So you want to be a philosophy major?

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By Aumma Begum
Campus News

Asking “what is your major” is a popular question that many college students ask one another upon meeting. As students from more “practical” majors such as Business and Engineering try to grasp why others major in the Humanities, conversations often get heated. One of the most looked-down upon majors within Humanities is Philosophy. When Philosophy majors utter their major, people often ask, “What are you going to do with philosophy?” The worst of all is when they ask “everyone knows how to think, so what is the point of philosophy if it only teaches how to think?” The aim of this article is to emphasize how philosophy helps us in our everyday lives.

The word “philosophia” derives from Greek and it means the “love of wisdom.” It is considered the mother of all sciences, as thinking rationally and providing evidence for claims is required for all the other sciences. Philosophers made the first attempt to understand the world and make sense of our universe.

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A philosopher who sums up the purpose of life is Aristotle, who makes it clear that the purpose of life is to be happy. In other words, we wake up, wash, and eat. Some of us go to school to get a degree so we can have better-paying jobs after we graduate because we want to be financially secure and enjoy comfortable lives all to be happy. It is, then, clear that behind every act of inquiry lies an attempt to be happy. Whether we are aware of it or not, behind every act lies advantages, even if some of it turns out to be harmful in the long term.

According to Aristotle, there are three criteria that should be met to judge if something makes us happy or not. The three criteria are (1) chosen for its own sake, (2) self-sufficient and (3) choice-worthy. If we can say that we are in college because (1) we genuinely want to be in college, (2) the reason we are in college is independent of its own, and (3) that being in college is the best thing to do at this time, then we are fulfilling our human function – to be happy. Otherwise, we are wasting our time and money when we could be doing something meaningful. In addition, when we are happy, we contribute to the overall happiness of our community. If what we are doing right now does not make us happy, then we should reconsider our duty and do what would make us happy. This very simple yet essential philosophical idea can take us a long way to a better and happier future for all.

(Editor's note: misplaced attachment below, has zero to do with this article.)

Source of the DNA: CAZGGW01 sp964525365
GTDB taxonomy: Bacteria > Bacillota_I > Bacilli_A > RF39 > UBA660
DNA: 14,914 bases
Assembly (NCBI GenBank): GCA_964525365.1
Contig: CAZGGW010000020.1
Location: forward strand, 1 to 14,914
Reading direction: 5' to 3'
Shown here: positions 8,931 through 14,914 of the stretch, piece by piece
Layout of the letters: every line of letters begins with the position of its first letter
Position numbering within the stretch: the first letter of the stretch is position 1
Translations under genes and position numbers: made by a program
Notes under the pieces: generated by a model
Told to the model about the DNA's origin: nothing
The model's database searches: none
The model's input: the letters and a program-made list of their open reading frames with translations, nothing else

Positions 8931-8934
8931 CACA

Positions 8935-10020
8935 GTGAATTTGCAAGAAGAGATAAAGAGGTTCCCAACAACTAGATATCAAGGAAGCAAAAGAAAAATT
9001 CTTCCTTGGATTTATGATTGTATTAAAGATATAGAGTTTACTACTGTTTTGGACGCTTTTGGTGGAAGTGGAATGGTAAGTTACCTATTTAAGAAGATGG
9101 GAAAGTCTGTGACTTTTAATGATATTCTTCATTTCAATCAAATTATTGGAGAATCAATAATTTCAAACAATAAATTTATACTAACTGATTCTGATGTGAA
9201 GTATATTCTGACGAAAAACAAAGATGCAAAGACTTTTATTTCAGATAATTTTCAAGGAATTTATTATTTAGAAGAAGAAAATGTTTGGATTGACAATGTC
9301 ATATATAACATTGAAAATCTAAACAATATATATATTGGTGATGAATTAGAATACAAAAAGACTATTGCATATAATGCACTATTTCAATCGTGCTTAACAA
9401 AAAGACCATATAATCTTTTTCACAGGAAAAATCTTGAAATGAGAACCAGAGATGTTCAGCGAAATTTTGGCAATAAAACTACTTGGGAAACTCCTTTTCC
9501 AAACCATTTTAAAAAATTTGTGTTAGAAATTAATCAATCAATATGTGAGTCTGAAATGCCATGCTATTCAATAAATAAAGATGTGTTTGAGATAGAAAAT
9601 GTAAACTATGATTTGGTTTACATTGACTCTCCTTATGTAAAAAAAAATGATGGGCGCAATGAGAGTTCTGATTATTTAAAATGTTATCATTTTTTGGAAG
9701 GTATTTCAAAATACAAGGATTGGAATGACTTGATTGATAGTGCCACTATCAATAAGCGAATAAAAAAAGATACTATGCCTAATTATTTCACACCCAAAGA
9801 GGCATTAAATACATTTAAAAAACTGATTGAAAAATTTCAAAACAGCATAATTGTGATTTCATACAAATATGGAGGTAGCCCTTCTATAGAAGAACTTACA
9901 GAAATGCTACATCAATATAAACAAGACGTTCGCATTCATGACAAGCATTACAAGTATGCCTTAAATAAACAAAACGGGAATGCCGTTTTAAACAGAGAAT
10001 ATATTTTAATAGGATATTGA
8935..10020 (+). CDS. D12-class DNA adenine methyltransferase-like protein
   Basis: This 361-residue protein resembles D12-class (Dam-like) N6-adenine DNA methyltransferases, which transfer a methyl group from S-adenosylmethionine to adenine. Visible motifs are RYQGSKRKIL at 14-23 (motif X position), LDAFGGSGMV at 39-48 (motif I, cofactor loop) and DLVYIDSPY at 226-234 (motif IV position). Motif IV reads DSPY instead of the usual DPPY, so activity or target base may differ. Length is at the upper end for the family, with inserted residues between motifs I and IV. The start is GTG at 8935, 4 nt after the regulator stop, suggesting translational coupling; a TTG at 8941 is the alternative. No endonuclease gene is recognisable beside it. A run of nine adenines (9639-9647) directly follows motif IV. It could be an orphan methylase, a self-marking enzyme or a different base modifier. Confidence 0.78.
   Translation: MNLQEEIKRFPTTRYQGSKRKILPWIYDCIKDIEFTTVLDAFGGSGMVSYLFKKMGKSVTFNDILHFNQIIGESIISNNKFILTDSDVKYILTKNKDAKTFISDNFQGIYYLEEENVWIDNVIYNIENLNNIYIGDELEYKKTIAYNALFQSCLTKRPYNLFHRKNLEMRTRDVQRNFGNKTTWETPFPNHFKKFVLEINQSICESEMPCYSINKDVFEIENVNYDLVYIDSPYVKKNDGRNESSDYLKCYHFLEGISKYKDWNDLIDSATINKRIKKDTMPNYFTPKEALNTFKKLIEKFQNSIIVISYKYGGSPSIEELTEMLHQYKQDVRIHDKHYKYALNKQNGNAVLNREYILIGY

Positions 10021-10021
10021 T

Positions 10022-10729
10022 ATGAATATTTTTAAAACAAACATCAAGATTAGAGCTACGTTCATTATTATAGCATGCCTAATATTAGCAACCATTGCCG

Another thing that philosophy teaches is to broaden our horizon by opening our minds to different perspectives. Consider Rene Descartes, who came up with a few basic rules for what counts as knowledge. In the 1600s, Galileo disproved the geocentric theory by providing evidence for the heliocentric theory. Descartes slowly realized that facts he thought to be true were false. He then decided to make up axiom that anyone can use to justify true knowledge from false claims. In his “Meditation on First Philosophy,” Descartes writes that since much of our dreams seem so vivid, how do we know that we are not actually dreaming in this life? The answer he gives is that he must exist for him to doubt his existence. Therefore, even if he does not exist in reality, he must exist somewhere else metaphysically where he is dreaming of the known world. Descartes concludes with complete certainty that he exists. From this singular knowledge, he continues to search for truth and shows us how hard it is to prove something with solid evidence. By the end of the Sixth Meditation, he claims to prove many things as facts such as the existence of God and the concern of evil.

Descartes teaches us something very simple: not to judge so easily. He reminds us that many of the claims made by experts can be mere assumptions, yet we put our faith in them anyway. If we take Descartes’ advice, then we would be more open-minded to being wrong and appreciate other ways of thinking. Accepting that we are wrong is not a crime. Philosophy would lead us to have more tolerant leaders who would make political decisions based on evidence instead of whim, bias, and assumptions. Everyone knows how to think, but some ways of thinking are better than others just as some opinions are worthier than others.

Philosophy gives us the skills to make wise decisions, which makes this major very practical because making wise decisions via critical thinking are necessary for all jobs. Some of the jobs that best fit this major are working in law firms, civil services, publishing companies and much more. Majoring in Philosophy would be excellent for people who wish to go to law school. In addition, Philosophy is good preparation for graduate school as it teaches intense analytical writing. For these reasons, every college student should take an introductory philosophy class to gauge interest.

1 thought on “So you want to be a philosophy major?

  1. My father received his MA in philosophy from Fordham University. He was an accountant. There was a great line in “That ’70s Show” (which took place in Wisconsin) when Foreman’s sister decides to be a philosophy major, he says to her, “That’s great! Because they just opened that philosophy factory in Greenbay.” I’m afraid I’m with the naysayers on this one.

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